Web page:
Mc Cready v. State of Virginia
In Mc Cready v. State of Virginia, 94 U.S. 391 (1876,) a citizen of Maryland, was indicted, convicted, and fined for planting oysters in Ware River, a Virginia river in which the tide ebbs and flows, (the bed and banks of which are considered "sovereign lands" and to which the right of common piscary is attached.) The case was litigated on the basis of the "privileges and immunities" clause.
Stated Chief Justice Waite:
"..The principle has long been settled in this court, that each State owns the beds of all tide-waters within its jurisdiction, unless they have been granted away. Pollard's Lessee v. Hagan, 3 How. 212; Smith v. Maryland, 18 How. 74; Mumford v. Wardwell, 6 Wall. 436; Weber v. Harbor Commissioners, 18 id. 66. In like manner, the States own the tide-waters themselves, and the fish in them, so far as they are capable of ownership while running. For this purpose the State represents its people, and the ownership is that of the people in their united sovereignty. Martin v. Waddell, 16 Pet. 410. The title thus held is subject to the paramount right of navigation, the regulation of which, in respect to foreign and inter-state commerce, has been granted to the United States. There has been, however, no such grant of [federal] power over the fisheries. These remain under the exclusive control of the State, which has consequently the right, in its discretion, to appropriate its tide-waters and their beds to be used by its people as a common for taking and cultivating fish, so far as it may be done without obstructing navigation. Such an appropriation is in effect nothing more than a regulation of the use by the people of their common property. The right which the people of the State thus acquire comes not from their citizenship alone, but from their citizenship and property combined. It is, in fact, a property right, and not a mere privilege or immunity of citizenship."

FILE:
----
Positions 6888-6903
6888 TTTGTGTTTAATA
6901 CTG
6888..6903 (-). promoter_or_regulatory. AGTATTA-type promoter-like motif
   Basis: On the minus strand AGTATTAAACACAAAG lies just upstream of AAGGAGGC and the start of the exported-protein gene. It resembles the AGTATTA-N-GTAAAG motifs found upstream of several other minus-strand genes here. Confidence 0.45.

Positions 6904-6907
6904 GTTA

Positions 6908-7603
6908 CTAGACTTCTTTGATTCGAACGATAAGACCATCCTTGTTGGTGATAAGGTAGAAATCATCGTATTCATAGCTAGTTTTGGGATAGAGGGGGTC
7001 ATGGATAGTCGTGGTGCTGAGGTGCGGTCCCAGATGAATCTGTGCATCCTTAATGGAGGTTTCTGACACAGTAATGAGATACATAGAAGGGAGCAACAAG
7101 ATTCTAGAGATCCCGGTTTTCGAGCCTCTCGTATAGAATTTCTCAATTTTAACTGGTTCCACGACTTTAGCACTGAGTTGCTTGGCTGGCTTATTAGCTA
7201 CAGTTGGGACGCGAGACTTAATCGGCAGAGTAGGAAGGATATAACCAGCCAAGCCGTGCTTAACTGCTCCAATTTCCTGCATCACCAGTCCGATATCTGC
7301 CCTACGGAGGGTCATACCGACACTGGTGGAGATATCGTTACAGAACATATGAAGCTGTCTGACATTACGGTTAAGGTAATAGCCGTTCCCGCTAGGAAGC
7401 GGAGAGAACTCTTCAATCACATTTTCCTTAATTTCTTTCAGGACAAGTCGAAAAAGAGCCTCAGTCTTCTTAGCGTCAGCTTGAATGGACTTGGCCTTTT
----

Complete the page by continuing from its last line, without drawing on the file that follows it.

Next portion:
"...we think we may safely hold that the citizens of one State are not invested by this clause of the Constitution [privileges and immunities] with any interest in the common property of the citizens of another State. If Virginia had by law provided for the sale of its once vast public domain, and a division of the proceeds among its own people, no one, we venture to say, would contend that the citizens of other States had a constitutional right to the enjoyment of this privilege of Virginia citizenship. Neither if, instead of selling, the State had appropriated the same property to be used as a common by its people for the purposes of agriculture, could the citizens of other States avail themselves of such a privilege. And the reason is obvious: the right thus granted is not a privilege or immunity of general but of special citizenship. It does not 'belong of right to the citizens of all free governments,' but only to the citizens of Virginia, on account of the peculiar circumstances in which they are placed. They, and they alone, owned the property to be sold or used, and they alone had the power to dispose of it as they saw fit. They owned it, not by virtue of citizenship merely, but of citizenship and domicile united; that is to say, by virtue of a citizenship confined to that particular locality."